• Get to know your community. In researching his book, Marcin bought or borrowed hundreds of books and went to dozens of museums, libraries, and archives across several countries; contacted people all over the world for interviews and to obtain or contract for photos; and met with folks to see their personal collections. That was all great — but he also went into communities. He went to keyboard meet-up events, participated in Reddit and other forums, and attended meetings or conventions of people to get a sense of what people were doing with typewriters and keyboards today. That fed into the book, which describes various communities quite well, but also helped make those people his advocate and promoter when he launched the project — they knew him or knew of him, and appreciated that he had respect for what they were doing.

Marcin also made some particular decisions ahead of time that panned out extremely well:

  • Launch a website early. This may not work in every case, but for Marcin, his Shift Happens website was a huge success. He had spent months working on the text and coding, including building out a 3D interactive preview, putting together image galleries, and programming games. This may be beyond a lot of people’s abilities or budgets, but the lesson is still solid: Marcin built a remarkable amount of anticipation for Shift Happens, the book, by putting up Shift Happens, the website, about a month before his Kickstarter launch. Even a modest site with lots of detail, a compelling story, and good photographic and other illustrations can draw people in. Marcin put a lot of himself into the site, too, so it didn’t feel like an impersonal technical account but an authentic journey of discovery. There’s a pre-internet adage that people have to hear about a book five times before they buy it; that isn’t true of books (or crowdfunding campaigns) today, but the more someone hears about a topic that might be of interest, the more inclined they are to remember it and take action.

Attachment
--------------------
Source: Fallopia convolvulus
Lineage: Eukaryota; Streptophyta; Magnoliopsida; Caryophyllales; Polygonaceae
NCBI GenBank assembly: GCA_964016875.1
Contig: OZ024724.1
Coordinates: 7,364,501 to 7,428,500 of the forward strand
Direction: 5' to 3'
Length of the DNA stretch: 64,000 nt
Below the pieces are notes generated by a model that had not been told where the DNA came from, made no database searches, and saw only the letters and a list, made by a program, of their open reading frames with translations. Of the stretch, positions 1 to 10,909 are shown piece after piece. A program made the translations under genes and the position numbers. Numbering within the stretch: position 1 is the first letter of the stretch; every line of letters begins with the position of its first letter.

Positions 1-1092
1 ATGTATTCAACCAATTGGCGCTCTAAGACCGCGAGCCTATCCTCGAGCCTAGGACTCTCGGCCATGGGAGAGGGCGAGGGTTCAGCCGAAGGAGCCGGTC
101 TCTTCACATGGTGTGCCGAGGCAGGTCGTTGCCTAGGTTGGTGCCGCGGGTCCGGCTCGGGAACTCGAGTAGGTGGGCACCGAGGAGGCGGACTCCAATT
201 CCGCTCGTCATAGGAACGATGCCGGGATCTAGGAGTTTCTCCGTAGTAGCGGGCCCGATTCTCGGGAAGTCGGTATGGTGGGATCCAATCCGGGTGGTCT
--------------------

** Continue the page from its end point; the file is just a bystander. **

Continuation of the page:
• Create a separate announcement mailing list. Some people work very hard to keep their inbox clean. Marcin created a self-destructing mailing list at the same time he posted his website. He promised people that he would only email them when the book was available for order: he sent one email when the Kickstarter campaign launched and another when the pre-order site was ready to accept fresh orders. Then he deleted the list. (I think you could extend the concept and tell people you plan to email them a handful of times, at each stage of launch to completion. Somewhere between one and four is certainly ideal.)

Ah, It’s a Profit Deal, Takes the Pressure Off

While I advised on some of the above, particularly providing feedback during the website development and suggesting the separate announcement email list, my biggest role came in logistics, shipping costs, budgeting, and building reward levels and pricing. Here’s how I helped budget with Marcin.

Get Bids Early and From Many Sources

If you’re starting out in a particular kind of product manufacturing, the prices quoted to make the item will vary all over the board. That’s true if you’re getting an estimate on a book or other piece of media made in quantity, a handcrafted item you contract other people to produce, or some kind of static object or gadget that has to be designed, cast in some material, assembled, and packaged.

Your first and hardest part may be developing specifications that you can deliver to the parties you want bids from in order to get consistent pricing that you can compare among makers.

We started requesting printing bids in 2021, initially working with a printing consultant who had to drop out due to family emergencies, and spent over a year talking directly with printers in the United States, Canada, Europe, and Asia, as well as with a print broker that contracts for printing and oversees production. In the end, we picked a U.S. firm for logistics and quality reasons that offset and justified the higher end price to readers.